Product details

  • Hardback | 314 pages
  • 160 x 240 x 32mm | 598.74g
  • Spiegel & Grau
  • New York, NY, United States
  • English
  • Frontispiece; Maps; Illustrations, black and white
  • 0385523904
  • 9780385523905
  • 89,804

About Barbara Demick

Barbara Demick is the author of Nothing to Envy: Ordinary Lives in North Korea, which was a finalist for the National Book Award and National Book Critics Circle Award and the winner of the Samuel Johnson Prize in the U.K., and Logavina Street: Life and Death in a Sarajevo Neighborhood. Her books have been translated into more than twenty-five languages. Demick is a staff writer for the Los Angeles Times and a contributor to The New Yorker, and was recently a press fellow at the Council on Foreign Relations.show more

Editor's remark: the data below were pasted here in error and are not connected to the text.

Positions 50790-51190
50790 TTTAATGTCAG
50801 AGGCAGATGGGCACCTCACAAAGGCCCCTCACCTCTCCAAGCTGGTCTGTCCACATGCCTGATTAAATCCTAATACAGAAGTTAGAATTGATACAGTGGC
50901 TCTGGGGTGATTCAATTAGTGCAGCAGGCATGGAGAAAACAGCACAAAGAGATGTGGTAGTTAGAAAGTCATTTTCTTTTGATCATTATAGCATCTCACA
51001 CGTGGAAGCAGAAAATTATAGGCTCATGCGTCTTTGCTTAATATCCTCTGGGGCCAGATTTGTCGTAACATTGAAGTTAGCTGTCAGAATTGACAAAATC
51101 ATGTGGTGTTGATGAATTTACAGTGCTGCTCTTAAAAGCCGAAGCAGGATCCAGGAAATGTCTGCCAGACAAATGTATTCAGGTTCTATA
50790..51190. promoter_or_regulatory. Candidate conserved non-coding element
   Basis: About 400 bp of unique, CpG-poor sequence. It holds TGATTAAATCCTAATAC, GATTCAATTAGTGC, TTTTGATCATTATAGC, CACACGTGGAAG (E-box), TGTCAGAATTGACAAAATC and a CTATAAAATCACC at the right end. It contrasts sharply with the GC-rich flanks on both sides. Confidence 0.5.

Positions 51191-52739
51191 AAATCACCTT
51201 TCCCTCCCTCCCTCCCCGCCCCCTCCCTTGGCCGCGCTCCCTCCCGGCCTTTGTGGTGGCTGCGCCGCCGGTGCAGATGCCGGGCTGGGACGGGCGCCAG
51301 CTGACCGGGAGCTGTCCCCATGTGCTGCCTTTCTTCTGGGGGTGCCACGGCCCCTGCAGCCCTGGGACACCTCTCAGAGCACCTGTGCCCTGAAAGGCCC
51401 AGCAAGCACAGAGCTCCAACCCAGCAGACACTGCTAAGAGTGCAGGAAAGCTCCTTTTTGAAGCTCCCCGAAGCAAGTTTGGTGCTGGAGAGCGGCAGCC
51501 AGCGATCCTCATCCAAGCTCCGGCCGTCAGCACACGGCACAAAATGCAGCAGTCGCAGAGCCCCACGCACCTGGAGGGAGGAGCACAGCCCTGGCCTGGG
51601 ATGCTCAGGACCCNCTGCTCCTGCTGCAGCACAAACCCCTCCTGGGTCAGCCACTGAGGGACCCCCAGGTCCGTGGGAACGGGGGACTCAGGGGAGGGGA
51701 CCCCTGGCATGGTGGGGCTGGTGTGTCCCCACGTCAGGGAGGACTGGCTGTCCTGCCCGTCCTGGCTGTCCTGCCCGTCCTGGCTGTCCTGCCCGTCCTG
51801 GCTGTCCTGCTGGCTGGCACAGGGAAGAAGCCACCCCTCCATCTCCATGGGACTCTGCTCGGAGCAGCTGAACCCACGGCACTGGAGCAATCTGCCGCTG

Review quote